The President of Chartered Institute of Logistics and Transport (CILT-Ghana) has urged universities in the country to imbibe into students professional skills and knowledge in addition to their academic qualifications to enable them meet the demands in the job market.
According to him employers are now seeking for prospective job seekers with professional skills and knowledge in addition to their academic qualifications since it has become a widely-acceptable fact that graduates with professional skills and qualifications are problem solvers, innovative in their approach to work.
“…and above-all having entrepreneurial ethos. These, we hope the University of Ghana and indeed other tertiary educational institutions help students imbibe while under their tutelage.” He said.
Ebo Hammond was speaking at the opening of the University of Ghana Career Fair 2018 on Tuesday, February 27, 2018 at the Bank of Ghana Auditorium.
He pointed out that professional education includes any training that improves the knowledge, skills, attitudes, behaviour and character formation of individuals which fully empowers and makes them ‘already-made’ for employment, hence as a professional body, CILT-Ghana appreciates the role of academic education in providing broad knowledge in various fields as offered by a number of universities and colleges.
However, he indicated that CILT-Ghana is also of the view that professional education is paramount to ensure a tailor-made education or training that provides specific knowledge and skills along with the vital attitude and character for the industry.
He said: “It is said that whiles academic education shows the ‘whys of things’, professional education shows the ‘hows of things’. In effect, professional education provides not only technical and industry-oriented knowledge, but also provides practical vocational skills needed for work to be accomplished with perfection.”
He urged government to see the need to establish Career and Counseling Centres at the Senior Secondary Schools to support students choose appropriate courses for their university education during selection of university programmes.
He also recommended to government to ensure that the country’s educational system involves entrepreneurial courses which will stimulate graduates to set up their own businesses.
“It is the observation of CILT Ghana that professional career counselling at this level of education is paramount to help students match their academic strengths with appropriate courses. This will help prevent frustrations among students when they find out later at the university that their ill-informed choices do not meet their future aspirations,” he said.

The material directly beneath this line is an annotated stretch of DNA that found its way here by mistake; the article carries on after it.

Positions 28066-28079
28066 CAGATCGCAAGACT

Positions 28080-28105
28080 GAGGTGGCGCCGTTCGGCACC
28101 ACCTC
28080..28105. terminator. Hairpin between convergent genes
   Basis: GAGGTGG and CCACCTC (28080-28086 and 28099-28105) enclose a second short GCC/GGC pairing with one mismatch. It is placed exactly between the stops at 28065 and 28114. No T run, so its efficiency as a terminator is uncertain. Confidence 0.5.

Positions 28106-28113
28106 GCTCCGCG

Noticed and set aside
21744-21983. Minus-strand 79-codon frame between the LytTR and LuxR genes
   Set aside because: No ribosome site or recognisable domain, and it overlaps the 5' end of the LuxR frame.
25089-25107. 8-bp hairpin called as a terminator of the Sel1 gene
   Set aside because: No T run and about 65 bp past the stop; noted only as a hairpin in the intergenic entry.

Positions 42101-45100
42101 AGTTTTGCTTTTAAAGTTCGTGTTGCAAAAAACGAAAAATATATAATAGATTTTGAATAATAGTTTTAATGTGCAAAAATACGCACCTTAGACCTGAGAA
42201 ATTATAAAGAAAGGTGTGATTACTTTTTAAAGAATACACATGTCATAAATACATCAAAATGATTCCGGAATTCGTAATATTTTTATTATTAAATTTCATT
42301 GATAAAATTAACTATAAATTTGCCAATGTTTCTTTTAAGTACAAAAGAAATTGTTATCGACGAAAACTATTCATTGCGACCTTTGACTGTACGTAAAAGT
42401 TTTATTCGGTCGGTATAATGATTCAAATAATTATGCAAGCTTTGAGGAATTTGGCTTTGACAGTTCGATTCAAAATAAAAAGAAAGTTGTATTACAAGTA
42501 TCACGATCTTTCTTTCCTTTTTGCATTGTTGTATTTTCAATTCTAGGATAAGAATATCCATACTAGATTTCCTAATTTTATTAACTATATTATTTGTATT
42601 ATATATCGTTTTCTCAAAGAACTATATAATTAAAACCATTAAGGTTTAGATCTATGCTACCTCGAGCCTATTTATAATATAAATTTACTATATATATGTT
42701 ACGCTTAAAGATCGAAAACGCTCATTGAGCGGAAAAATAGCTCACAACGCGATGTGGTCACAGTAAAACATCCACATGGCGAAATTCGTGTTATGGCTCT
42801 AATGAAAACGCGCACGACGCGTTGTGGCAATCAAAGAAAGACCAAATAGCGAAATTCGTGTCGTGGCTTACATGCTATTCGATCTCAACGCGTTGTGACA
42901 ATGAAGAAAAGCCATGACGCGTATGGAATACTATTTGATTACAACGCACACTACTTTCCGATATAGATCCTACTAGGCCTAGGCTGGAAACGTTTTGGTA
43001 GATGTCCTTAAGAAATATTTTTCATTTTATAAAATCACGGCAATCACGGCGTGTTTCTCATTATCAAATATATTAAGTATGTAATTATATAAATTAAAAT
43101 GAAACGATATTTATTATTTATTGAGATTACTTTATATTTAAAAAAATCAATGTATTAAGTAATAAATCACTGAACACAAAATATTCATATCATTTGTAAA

Mr. Hammond also averred that “if academic education is likened to a cake, then professional education is the icing which decorates the cake to make it more appealing, presentable and help distinguish one cake from the other,” encouraging students to ensure their ‘academic cakes’ are always nicely decorated with the accompanying ‘professional icing’ for attraction.
He also explained that CILT which is the only professional body focused on end-to-end supply chain resolves to continue to provide professional leadership and support national development through its ‘glocalized’ professional training programmes, undertake research and policy analysis on government and international policies which may impact on the country in diverse ways with respect to the logistics and transport sectors, continuous professional development, among others to support national development.
On her part, the Director of the Careers and Counseling Centre, Mrs. JoceleneBuckman said students deserve to be exposed to the myriad of educational opportunities available to them at one place, exploit the opportunities and benefits.
She explained that such events offer and spread the opportunities available to them since it exposes them to the business market and to the employers out there.
According to her, the University of Ghana is a pinnacle of academic pursuit and its Careers and Counseling Centre was set up in November 1970 as the Career Advice Centre with the mission to assist students in formulating and achieving personal, education and career goals.
With time, the Centre’s increasing role in counselling called for a name change to the Counseling and Placement Centre in 1977.
The name again was changed in 2016 to Careers and Counseling Centre to reflect the all-encompassing role of the Centre.
The Chartered Institute of Logistics and Transport (CILT) was founded in 1919 and granted a Royal Charter in 1926 in the United Kingdom to promote, encourage and coordinate the study and advancement of the science and art of logistics, transport and supply chain and in all its forms.
It is a global organization with branches in about 40 countries in 5 continents; with over 33000 members working in over 100 countries.
Credit: Prosper Agbenyega